A 1993 UCAV Project... Yes, we can

RAPTOR/Talon c. 1993

In the early 1990s, the Ballistic Missile Defense Organization (BMDO) initiated the RAPTOR (Responsive Aircraft Program for Theater Operations) ballistic missile defense program. The idea was to use a high-altitude long-endurance (HALE) UAV to detect launches of theater ballistic missiles (TBMs), and then shoot down the TBMs in the boost phase. Scaled Composites built a UAV for the program, which could cruise at 450 km/h (280 mph) and 20000 m (65000 ft) for 50 hours.

In addition to the search and tracking sensors, the UAV was designed to carry two small hypervelocity guided missiles named Talon (Theater Application - Launch On Notice). The Talon was to have a maximum range of 145-200 km (90-125 miles) at a speed of Mach 9. It would be guided towards the target by the RAPTOR UAV and use its own seeker for terminal homing. The missile was to be a "hit-to-kill" vehicle without an explosive warhead. Despite these performance figures, the Talon was to weigh no more than 18 kg (40 lb). In the end, no actual Talon missiles were built and flown before the RAPTOR/Talon program was terminated in late 1993.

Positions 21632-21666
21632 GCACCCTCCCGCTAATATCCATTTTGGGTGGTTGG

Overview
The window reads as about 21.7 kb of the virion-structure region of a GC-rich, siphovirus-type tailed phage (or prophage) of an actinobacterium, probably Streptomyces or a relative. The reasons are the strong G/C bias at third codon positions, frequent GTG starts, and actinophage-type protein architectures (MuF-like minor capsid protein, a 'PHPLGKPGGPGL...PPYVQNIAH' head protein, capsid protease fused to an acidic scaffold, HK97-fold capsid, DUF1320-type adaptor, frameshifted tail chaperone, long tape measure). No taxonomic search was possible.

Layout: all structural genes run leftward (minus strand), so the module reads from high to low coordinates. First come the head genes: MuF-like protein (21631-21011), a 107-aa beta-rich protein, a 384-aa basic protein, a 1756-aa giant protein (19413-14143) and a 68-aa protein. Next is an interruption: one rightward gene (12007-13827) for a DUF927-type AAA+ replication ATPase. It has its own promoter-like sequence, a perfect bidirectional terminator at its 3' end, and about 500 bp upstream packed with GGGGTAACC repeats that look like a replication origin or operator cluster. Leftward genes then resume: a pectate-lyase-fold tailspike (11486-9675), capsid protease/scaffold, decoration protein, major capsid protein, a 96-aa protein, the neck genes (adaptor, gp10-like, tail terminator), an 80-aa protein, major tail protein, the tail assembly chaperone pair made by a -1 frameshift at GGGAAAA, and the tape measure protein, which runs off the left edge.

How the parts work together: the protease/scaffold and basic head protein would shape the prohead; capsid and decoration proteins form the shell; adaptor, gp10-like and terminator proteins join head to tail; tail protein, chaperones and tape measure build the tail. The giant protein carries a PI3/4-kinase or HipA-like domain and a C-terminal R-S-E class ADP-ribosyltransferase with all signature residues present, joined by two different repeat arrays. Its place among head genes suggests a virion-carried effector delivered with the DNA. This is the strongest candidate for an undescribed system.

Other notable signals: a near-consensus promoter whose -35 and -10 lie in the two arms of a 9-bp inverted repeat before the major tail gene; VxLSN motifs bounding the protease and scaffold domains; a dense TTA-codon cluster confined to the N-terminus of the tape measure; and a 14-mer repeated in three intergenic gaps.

In addition to the Scaled Composites UAV, one other UAV was built in connection with the RAPTOR program. This was the AeroVironment Pathfinder UAV, a solar-powered modification of the company's HALSOL UAV. It was to evaluate the possibility of a HALE with potentially infinite endurance. After the end of the RAPTOR program, the Pathfinder, together with the Scaled Composites UAV, were turned over to NASA for their ERAST (Environmental Research Aircraft & Sensor Technology) program.

1 comentario:

madisonrepublicano dijo...

Un interesante antecedente del NCADE. No lo conocía, gracias por tal.

Ánimo con las terapias.